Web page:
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Washington, D.C., June 1, 2012 – In a week that New York City’s mayor announced a planned ban on large-size sugary sodas , consumers have a chance to fight back - with donuts. Friday is National Donut Day , created by the Salvation Army in 1938 to honor the American women who served donuts to soldiers in World War I. But now, it’s becoming a day to stand up to government food regulators.
“On National Donut Day, CEI urges people to enjoy two donuts -- one for themselves and one for their freedom," said CEI General Counsel Sam Kazman .. We have politicians at every level viewing food as a way to expand both their powers and their taxes. And today’s the perfect day to protest by indulging.”
“So-called junk foods can be part of a healthy diet,” added Michelle Minton , CEI Fellow in Consumer Studies. “This holiday can be a reminder that it’s each individual’s responsibility—not the government’s—to decide what a healthy diet is and what works for them. Rather than demonizing certain foods we should be celebrating an era of human history in which we can worry about too much food as opposed to too little.”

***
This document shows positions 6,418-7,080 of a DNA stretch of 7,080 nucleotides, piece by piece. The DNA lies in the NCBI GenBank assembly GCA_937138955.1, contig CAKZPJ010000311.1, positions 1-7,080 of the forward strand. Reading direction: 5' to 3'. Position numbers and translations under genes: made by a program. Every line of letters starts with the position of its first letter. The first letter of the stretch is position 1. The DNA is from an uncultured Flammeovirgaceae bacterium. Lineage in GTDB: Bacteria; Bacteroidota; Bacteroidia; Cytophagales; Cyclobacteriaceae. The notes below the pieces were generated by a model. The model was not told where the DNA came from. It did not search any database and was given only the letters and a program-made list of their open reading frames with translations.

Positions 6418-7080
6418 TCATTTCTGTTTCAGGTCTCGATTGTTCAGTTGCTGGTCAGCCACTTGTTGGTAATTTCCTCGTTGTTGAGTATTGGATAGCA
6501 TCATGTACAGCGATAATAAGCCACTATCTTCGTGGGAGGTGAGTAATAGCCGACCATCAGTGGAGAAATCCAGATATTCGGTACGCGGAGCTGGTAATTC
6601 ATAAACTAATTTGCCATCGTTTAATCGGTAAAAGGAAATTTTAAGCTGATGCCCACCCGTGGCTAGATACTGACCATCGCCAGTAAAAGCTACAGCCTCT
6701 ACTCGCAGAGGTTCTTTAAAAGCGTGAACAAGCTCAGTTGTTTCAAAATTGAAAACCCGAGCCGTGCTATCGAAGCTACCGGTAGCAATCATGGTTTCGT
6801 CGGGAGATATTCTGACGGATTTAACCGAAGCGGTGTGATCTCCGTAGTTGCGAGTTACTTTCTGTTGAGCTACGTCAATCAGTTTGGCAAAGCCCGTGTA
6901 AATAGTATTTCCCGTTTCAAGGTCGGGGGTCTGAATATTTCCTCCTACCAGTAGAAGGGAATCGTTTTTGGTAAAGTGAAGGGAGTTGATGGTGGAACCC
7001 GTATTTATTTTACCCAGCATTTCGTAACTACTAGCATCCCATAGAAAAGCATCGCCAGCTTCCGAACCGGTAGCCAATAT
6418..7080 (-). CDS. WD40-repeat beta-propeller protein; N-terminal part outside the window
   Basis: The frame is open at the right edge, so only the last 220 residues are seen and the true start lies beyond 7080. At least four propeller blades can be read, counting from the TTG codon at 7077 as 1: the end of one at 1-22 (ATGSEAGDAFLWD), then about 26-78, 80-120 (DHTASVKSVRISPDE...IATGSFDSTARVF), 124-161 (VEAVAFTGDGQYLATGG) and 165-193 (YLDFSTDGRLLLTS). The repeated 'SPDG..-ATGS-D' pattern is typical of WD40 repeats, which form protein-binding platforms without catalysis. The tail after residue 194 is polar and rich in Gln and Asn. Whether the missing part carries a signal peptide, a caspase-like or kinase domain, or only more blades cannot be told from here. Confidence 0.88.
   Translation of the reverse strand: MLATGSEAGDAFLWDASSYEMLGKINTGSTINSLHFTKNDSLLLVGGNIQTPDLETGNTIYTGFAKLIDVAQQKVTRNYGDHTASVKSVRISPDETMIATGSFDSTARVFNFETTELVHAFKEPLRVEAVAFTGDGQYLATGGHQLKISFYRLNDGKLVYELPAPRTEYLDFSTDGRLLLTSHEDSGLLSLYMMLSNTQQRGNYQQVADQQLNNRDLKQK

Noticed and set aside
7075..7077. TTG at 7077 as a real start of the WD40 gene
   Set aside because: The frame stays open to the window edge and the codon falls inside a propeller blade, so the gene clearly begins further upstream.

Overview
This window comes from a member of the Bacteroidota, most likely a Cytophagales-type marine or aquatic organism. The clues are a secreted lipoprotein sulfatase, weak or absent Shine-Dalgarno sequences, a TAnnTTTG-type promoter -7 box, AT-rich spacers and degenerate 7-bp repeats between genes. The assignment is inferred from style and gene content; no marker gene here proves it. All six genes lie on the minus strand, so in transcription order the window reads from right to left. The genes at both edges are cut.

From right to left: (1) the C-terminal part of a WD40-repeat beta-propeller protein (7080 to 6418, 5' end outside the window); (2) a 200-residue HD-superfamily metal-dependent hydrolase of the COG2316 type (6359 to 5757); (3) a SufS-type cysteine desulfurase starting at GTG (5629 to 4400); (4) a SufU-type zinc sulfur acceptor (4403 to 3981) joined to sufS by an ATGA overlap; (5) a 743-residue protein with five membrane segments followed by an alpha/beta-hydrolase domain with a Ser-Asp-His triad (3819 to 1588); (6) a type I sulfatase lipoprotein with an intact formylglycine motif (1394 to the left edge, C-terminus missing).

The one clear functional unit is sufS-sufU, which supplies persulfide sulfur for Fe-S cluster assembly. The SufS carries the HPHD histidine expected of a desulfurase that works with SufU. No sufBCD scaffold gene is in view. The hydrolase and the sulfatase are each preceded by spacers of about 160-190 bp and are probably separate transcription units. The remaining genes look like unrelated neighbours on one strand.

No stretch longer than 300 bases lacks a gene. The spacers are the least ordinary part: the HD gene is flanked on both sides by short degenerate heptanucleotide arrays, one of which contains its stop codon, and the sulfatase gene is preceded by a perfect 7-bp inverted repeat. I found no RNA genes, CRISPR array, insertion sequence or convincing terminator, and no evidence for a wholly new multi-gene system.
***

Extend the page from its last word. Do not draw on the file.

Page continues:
Government meddling in Americans' nutritional choices continues to mount, from congressional restaurant menu labeling mandates in Obamacare to FDA seeking “voluntary” cutbacks on salt , and now Mayor Bloomberg’s assault on sugary drinks. Many U.S. states now impose surtaxes on politically disfavored food and drinks, while the Obama White House Task Force on Childhood Obesity proposed sweeping changes in community planning  on nutritional grounds. Not only are these moves to regulate food based on questionable science, they undercut the founding principles of a free society.